The 38 Republican-held seats rated as at least potentially competitive in the University of Virginia Center for Politics’ Crystal Ball House ratings all lie outside their borders. The nation’s increasing political polarization suggests Republicans would largely unify behind their standard-bearer. But Carson, through his highly conservative rhetoric on culture war issues, and Trump, through his anti-immigrant stances and lack of traditional political polish, could really hurt Republicans in the affluent suburbs, which just so happens to be where future Democratic House majorities are almost certain to be made.

Carson and Trump, through their lack of experience and long histories of overheated rhetoric, could easily turn off some of the voters who might have otherwise happily supported someone like Jeb Bush or Marco Rubio but don’t think Carson and Trump pass the smell test as a potential president. That could lead to depressed GOP turnout in crucial swing districts, robbing some incumbents of votes, or could even prompt a wholesale rejection of the Republicans in certain districts down the ticket, effectively making 2016 a Democratic wave year.

In the places one might expect Carson and Trump to best retain their strength-- Appalachia and parts of the South-- Democrats do not have any House seats they can plausibly target. Outside of a handful of urban and majority-minority districts in these areas that Democrats already hold, they cannot credibly compete there, at least right now.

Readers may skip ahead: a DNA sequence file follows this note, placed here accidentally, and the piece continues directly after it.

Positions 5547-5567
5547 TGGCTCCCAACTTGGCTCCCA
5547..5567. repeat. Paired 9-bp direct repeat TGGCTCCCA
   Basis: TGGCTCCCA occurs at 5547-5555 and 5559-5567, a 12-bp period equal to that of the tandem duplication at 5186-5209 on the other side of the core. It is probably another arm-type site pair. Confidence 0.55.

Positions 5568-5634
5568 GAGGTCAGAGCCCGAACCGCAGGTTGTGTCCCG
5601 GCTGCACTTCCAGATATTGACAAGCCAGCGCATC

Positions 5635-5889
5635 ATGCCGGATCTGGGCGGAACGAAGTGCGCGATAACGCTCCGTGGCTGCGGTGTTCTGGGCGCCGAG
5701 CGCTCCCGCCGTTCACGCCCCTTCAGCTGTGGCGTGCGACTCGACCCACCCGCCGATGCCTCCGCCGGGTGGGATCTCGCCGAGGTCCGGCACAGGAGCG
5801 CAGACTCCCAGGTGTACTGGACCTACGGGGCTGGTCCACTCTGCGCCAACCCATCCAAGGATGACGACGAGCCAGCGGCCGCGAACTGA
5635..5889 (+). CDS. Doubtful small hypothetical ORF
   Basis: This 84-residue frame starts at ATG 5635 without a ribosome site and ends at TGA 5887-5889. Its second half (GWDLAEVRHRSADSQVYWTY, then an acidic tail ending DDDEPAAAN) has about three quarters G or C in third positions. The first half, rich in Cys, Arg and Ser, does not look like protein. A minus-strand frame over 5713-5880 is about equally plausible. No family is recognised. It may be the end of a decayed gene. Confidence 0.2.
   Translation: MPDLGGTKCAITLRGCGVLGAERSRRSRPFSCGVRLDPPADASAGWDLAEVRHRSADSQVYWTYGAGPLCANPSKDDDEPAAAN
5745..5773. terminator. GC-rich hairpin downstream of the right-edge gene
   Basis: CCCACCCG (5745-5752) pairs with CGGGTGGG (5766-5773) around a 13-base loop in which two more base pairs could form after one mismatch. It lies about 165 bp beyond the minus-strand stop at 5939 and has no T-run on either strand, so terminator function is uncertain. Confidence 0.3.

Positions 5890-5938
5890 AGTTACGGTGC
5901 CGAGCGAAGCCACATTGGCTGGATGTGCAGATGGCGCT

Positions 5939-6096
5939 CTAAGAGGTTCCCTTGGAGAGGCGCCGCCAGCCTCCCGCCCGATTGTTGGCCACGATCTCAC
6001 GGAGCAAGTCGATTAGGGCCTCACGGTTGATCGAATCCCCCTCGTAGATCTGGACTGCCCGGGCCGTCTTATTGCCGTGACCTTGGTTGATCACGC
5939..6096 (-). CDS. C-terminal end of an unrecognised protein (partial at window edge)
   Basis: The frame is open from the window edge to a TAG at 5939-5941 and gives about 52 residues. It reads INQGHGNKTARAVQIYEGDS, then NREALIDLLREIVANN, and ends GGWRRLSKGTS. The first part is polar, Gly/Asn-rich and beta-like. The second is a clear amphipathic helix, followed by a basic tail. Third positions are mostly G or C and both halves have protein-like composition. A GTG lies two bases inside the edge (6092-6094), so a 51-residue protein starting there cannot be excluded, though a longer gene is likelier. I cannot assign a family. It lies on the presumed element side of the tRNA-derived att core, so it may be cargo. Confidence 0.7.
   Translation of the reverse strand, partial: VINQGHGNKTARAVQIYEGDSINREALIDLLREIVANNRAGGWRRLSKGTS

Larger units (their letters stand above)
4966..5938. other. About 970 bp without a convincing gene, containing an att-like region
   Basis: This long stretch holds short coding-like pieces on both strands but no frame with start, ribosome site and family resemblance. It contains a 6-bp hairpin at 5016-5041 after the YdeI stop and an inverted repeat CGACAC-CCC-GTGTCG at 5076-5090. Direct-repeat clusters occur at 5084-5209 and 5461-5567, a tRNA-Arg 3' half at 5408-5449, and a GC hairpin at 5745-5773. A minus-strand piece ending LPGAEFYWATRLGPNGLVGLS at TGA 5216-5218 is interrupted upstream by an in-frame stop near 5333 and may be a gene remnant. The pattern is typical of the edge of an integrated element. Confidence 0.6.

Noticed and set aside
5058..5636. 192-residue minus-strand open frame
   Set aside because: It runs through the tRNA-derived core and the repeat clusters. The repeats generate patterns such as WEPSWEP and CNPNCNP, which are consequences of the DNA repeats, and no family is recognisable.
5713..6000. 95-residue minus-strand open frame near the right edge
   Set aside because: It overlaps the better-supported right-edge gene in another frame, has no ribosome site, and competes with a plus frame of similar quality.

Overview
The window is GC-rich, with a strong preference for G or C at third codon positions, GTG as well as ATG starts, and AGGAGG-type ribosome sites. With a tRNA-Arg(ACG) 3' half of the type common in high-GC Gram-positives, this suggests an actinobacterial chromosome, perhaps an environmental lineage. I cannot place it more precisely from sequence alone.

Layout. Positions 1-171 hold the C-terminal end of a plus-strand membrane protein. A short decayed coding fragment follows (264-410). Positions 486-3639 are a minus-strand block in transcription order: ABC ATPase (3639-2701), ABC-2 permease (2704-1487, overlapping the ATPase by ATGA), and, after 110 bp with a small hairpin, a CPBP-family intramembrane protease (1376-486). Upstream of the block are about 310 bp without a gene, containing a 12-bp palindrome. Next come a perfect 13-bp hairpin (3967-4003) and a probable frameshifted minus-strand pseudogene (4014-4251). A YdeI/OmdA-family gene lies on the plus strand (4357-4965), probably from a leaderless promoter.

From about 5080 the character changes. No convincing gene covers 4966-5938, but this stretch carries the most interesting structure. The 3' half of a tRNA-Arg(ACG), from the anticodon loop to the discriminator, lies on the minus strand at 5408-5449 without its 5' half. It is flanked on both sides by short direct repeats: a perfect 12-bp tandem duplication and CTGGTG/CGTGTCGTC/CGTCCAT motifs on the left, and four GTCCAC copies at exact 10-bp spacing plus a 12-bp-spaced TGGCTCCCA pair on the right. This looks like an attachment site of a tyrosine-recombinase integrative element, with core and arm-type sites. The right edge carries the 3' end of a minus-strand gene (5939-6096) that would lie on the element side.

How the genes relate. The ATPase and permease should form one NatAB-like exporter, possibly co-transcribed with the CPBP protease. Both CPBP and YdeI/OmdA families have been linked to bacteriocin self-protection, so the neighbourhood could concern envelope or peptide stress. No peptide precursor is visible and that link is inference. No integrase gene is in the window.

Whenever the Democrats next control the House, it’s likely that their majority will include hardly any seats from Appalachia and the Deep South, which would be a change from any of their previous House majorities. The seats Democrats are likely to target in the future are in places like suburban Philadelphia, Greater New York and New Jersey, suburban Denver, Greater Chicago, Northern Virginia, Las Vegas, Minnesota’s Twin Cities and other suburban areas. These are districts where the number of college graduates is generally higher than the national average and where there are below-average numbers of white evangelicals. It is not outlandish to suggest Carson or Trump would perform poorly in these places.

A widely-cited obstacle to Democrats winning back the House is that, even while Barack Obama was defeating Mitt Romney by four points, Romney won 226 House districts. There’s no question the House map is skewed toward Republicans, thanks in part to the GOP controlling redistricting in many key states after the last census. But what would those House districts look like if, in 2016, the Democratic nominee did better than Obama did in 2012? Again, a historically poor Republican nominee could help make that happen.

Let’s say the Democratic nominee wins about 53 percent nationally in 2016, two points better than Obama in 2012 and matching his 2008 win. Obama won 237 House districts in 2008 under the current lines. Many of these districts are more Republican than the nation as a whole, but a rising Democratic tide could lift many boats. If the GOP nominee is bad enough, it may be difficult for the rest of the party to quarantine itself from a top-of-the-ticket electoral affliction.